Ecology of Aquatic and Terrestrial Fauna
A Selection of our Recent Publications...
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Visit our Crayfishes of Mississippi Website...
Mississippi has one of the most diverse crayfish faunas in the world and is home to at least 17 endemic species (meaning they occur nowhere else).
Download a free poster featuring over 30 color photos of Mississippi crayfishes.
Will biofuels treatments harm the Shutispear crayfish?
Cooperative research with Weyerhaeuser is currently underway to assess the impacts of biofuels treatments to known populations of Procambarus lylei, the Shutispear crayfish, on Weyerhaeuser land. The species is a Mississippi "species of greatest conservation need", and is listed on the International Union for the Conservation of Nature Red List as "endangered". Early sampling efforts revealed the presence of Hobbseus yalobushensis, another crayfish species of high conservation concern under several ranking systems.
The study has been expanded to allow for more extensive sampling to clarify the distributional extent of the species on Weyerhaeuser land and to better understand the species ecology.Dr. Susan Adams is lead CBHR scientist on this project.
Is habitat fragmentation endangering the Yazoo Darter?
That certainly seems to be the case. A recent study by Dr. Mel Warren, Mr. Ken Sterling (formerly with the Center, now Utah State University), and other university cooperators suggests that extensive habitat alteration in the form of impoundments, road, crossings, and channelized streams is creating barriers to disbursement and isolating entire populations of Etheostoma raneyi (Yazoo Darter). Recent and severe declines in contemporary migration rates relative to historical rates were also indicated. The Final Report to the Mississippi Museum of Natural Science, which includes discussion of the genetic effects of habitat fragmentation as well as recommended management practices, was released November 30, 2011.
What mussel shell "rings" are telling us
Freshwater mussels are among the longest-lived animals on Earth (up to nearly 200 years). As they grow, mussels form annual rings in their shells -- much like tree rings -- that can be used to determine an individual's age. Dr. Wendell Haag’s research has refined and extended techniques for studying these rings (please see our photo album "Aging Mussel Shells"), and he is investigating the many other things they can tell us about mussel ecology and aquatic ecosystems in general.
One of the first surprises was that lifespan varies greatly among species. Some are indeed long-lived (>50 years), but others may live only 4-5 years suggesting that mussels use a broad range of life history strategies. Second, growth varies considerably and predictably according to hydrologic and climatic factors. Third, even slight disturbances cause mussels to form distinctive rings that can be distinguished from normal, annual rings. Annual patterns of growth and occurrence of disturbance rings potentially provide a valuable record of changing habitat conditions over time.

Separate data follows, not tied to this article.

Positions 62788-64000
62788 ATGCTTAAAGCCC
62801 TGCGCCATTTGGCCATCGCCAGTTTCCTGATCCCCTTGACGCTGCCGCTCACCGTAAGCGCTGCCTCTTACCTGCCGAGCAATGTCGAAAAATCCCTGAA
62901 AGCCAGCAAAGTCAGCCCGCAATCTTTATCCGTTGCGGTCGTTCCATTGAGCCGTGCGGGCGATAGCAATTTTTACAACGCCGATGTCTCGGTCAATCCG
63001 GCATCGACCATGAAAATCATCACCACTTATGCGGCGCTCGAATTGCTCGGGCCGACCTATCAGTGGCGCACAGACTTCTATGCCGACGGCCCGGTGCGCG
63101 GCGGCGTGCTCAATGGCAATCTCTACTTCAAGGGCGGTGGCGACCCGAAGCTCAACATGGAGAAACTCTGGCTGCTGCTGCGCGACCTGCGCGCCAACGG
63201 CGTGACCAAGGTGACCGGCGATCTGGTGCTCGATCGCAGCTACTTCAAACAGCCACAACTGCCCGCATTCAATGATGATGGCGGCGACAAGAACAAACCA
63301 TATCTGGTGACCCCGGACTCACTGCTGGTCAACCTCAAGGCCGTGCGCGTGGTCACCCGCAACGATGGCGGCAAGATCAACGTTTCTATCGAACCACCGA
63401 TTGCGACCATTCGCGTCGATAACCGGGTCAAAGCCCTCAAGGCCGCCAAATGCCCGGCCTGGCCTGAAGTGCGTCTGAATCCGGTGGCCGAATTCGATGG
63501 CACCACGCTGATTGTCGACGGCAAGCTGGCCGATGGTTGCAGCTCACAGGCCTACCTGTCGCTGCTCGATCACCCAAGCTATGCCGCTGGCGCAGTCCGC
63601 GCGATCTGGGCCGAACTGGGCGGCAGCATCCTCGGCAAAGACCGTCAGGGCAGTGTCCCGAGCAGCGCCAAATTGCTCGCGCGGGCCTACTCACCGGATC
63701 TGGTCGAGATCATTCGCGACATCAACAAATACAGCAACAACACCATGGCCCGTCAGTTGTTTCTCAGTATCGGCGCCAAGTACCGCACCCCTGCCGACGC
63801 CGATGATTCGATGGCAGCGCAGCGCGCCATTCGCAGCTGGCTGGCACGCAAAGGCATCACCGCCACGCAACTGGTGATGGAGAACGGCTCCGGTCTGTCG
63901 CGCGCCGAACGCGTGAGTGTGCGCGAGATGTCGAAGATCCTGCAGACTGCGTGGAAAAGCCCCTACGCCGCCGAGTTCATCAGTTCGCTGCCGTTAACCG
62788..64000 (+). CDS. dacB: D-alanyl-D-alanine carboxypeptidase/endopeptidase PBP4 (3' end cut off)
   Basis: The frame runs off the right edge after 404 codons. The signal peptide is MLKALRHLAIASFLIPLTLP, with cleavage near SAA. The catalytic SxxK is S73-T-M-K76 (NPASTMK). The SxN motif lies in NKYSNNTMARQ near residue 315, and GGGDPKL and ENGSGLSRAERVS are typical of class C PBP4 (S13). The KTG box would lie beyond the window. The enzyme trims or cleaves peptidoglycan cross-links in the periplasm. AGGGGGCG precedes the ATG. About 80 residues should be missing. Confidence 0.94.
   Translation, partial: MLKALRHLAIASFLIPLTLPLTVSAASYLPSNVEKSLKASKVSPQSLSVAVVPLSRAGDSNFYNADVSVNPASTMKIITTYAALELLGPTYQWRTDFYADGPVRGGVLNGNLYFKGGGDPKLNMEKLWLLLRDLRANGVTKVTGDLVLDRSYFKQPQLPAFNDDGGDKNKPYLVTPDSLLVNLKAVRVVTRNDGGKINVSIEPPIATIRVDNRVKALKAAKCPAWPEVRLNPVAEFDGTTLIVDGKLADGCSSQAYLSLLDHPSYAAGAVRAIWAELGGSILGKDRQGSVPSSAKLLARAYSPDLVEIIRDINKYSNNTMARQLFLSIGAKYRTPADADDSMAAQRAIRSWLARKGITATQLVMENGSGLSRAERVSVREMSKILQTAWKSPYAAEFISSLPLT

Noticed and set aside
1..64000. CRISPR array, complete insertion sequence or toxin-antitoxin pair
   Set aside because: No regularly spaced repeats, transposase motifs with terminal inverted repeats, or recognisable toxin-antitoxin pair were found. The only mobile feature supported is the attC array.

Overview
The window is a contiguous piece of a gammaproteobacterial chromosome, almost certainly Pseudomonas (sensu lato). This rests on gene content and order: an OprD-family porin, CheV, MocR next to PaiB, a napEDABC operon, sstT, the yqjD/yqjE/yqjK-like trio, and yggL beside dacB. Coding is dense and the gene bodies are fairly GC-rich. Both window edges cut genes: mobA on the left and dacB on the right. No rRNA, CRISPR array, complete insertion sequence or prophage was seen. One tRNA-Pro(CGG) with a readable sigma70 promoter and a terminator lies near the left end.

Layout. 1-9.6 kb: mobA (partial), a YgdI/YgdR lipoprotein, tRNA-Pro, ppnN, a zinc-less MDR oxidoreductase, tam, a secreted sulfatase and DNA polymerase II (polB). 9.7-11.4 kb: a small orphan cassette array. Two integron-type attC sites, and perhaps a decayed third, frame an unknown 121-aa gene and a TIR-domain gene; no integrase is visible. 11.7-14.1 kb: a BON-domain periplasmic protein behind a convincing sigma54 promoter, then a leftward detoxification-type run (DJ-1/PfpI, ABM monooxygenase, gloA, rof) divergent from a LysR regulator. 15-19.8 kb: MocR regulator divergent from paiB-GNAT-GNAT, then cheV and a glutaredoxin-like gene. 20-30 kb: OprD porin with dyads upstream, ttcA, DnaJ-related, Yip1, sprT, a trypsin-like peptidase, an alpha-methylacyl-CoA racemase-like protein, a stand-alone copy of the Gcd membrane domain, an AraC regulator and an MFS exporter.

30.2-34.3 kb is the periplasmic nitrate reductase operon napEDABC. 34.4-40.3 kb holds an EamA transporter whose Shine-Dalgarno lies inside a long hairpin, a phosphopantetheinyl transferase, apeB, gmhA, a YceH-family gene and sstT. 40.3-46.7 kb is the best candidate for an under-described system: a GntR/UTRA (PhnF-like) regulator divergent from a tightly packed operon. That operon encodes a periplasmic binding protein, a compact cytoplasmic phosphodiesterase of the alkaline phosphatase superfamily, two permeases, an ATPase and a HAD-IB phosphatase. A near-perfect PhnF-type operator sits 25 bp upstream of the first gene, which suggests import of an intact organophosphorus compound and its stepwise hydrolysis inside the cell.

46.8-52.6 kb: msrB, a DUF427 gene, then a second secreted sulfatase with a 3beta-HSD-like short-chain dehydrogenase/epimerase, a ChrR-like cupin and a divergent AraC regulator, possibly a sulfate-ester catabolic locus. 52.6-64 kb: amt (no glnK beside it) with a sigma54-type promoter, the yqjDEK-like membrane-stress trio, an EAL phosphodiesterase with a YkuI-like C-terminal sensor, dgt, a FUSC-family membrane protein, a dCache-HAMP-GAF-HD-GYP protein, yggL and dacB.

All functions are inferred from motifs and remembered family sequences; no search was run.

Along with collaborators, Haag has published five papers on this research to date, and is currently analyzing large scale growth patterns including an effort to build continuous growth histories stretching back >100 years.
New Interactive Map Tool for Yazoo Darter Research
All known collections of fish within the range of the Yazoo Darter (Etheostoma raneyi), have been compiled into a single "published" map which can be interactively explored by researchers using free ArcReader software. The data can be viewed in a variety of different ways, with and without supporting layers such as ecological levels and hydrologic unit codes, and expanded habitat attributes are included where available. For more information contact Dr. Mel Warren.
New Book By Dr. Wendell Haag Provides First Comprehensive Review of North American Freshwater Mussel Ecology and Conservation Efforts
Available from Cambridge University Press, Dr. Haag's new book North American Freshwater Mussels uses historical and contemporary information as well as the author's own original research to chronicle in detail the history, ecology, and conservation of the approximately 300 species of North American freshwater mussels.
Dr. Susan Adams' Crayfish Research Featured in USDA Blog
The post, Trashy Life: Crayfish Turn Rubbish into a Home, is part of the USDA Blog's Science Tuesday feature series and highlights findings from Dr. Adams' recent publication in the journal Environmental Management. This publication, Crayfish Use of Trash Versus Natural Cover in Incised, Sand-Bed Streams, is available for download in PDF format through Treesearch.